The government has published a consultation on the phase-out of unabated coal-fired plants by 2025. This consultation was one of several announcements relating to clean energy last week, providing investors with some clarity following over a year of policy uncertainty. Secretary of State Greg Clarke said, “My priority is to ensure that our country has the electricity it needs to meet all of our needs, at the lowest possible cost and to ensure that we decarbonise our energy supplies.”
The UK is committed to meeting stringent carbon reduction targets under both domestic legislation and international agreements. Because coal emits twice the level of carbon than gas for each kWh of electricity generated, its phase-out is an important element in meeting these targets. In addition, coal emits high levels of other key air pollutants, which are also regulated.
Coal-fired generation has declined in recent years as a combination of emission limits and carbon taxes have made coal plants uneconomic to run. Support mechanisms for renewables and an increase in gas supply have also contributed to coal becoming less competitive. Power output from coal has fallen from 30% of the generating mix in 2014 to 22% in 2015 and now stands at approximately 15% of all power generated. Drax power station has taken the step of converting two of its six units to biomass and is currently adapting a third as a means of adjusting to market conditions.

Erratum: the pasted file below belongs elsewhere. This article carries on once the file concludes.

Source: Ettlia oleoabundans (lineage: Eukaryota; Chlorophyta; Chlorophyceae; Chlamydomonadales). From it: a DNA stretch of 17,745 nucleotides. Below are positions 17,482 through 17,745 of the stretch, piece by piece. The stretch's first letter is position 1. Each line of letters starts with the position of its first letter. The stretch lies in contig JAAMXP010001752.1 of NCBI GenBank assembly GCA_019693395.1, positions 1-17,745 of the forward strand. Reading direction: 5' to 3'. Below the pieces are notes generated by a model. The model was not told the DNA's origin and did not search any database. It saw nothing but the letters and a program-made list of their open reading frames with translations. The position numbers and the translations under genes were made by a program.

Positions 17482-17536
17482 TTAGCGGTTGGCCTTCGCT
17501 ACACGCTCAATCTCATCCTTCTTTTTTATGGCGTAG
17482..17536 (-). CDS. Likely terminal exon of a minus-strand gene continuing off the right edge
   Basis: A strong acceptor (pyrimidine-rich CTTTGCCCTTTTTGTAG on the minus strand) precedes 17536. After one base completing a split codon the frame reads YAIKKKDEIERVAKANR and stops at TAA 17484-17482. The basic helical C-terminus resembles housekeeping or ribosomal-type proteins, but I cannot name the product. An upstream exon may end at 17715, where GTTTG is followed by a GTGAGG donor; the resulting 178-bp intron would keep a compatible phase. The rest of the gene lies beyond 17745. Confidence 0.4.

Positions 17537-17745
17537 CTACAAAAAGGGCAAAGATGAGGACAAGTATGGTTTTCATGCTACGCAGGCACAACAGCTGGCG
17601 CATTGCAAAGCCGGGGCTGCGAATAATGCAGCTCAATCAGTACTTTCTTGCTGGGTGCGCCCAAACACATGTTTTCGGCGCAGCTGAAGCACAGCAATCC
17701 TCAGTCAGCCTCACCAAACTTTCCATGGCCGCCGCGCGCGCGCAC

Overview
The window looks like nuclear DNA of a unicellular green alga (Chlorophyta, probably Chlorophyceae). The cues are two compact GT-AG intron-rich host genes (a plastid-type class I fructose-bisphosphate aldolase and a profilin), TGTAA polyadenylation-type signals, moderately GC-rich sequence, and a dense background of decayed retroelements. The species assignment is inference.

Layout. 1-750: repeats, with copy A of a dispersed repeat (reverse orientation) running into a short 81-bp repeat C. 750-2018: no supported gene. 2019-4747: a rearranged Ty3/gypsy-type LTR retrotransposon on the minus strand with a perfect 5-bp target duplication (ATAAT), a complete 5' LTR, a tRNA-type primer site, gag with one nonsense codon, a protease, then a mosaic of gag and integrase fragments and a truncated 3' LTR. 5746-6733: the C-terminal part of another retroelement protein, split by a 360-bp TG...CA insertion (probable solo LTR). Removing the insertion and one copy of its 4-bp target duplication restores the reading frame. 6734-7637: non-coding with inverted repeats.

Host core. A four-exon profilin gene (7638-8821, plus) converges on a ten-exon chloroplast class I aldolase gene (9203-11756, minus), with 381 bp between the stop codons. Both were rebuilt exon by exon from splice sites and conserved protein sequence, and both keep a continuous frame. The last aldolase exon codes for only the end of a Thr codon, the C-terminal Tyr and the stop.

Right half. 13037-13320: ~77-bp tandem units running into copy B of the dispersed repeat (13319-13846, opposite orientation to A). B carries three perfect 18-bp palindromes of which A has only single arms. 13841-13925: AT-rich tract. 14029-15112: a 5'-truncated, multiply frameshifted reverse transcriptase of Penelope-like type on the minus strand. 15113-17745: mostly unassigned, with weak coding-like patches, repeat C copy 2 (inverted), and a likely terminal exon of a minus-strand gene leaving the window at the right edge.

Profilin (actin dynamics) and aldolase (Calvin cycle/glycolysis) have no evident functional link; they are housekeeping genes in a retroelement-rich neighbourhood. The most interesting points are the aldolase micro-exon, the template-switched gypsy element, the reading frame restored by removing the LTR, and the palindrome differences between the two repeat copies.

The current outlook suggests that the remaining coal-fired plants will have closed by 2021 in any case. However, the government wants to act and regulate the closure of unabated coal plants in case the price of coal falls very low and changes their viability.
The emissions level of an abated power plant must be at or below that of a newly constructed gas-fired power station. This would require the deployment of CCS technology which is problematic and unlikely to be viable for the ageing plants currently in place.
The consultation provides a clear signal on clean energy in the same week that the Treasury announced a budget of £580 million to support low-carbon technologies to be allocated to two auctions. The first of these will be held in April 2017 and will support less-established technologies such as offshore wind and Anaerobic Digestion (with or without CHP).
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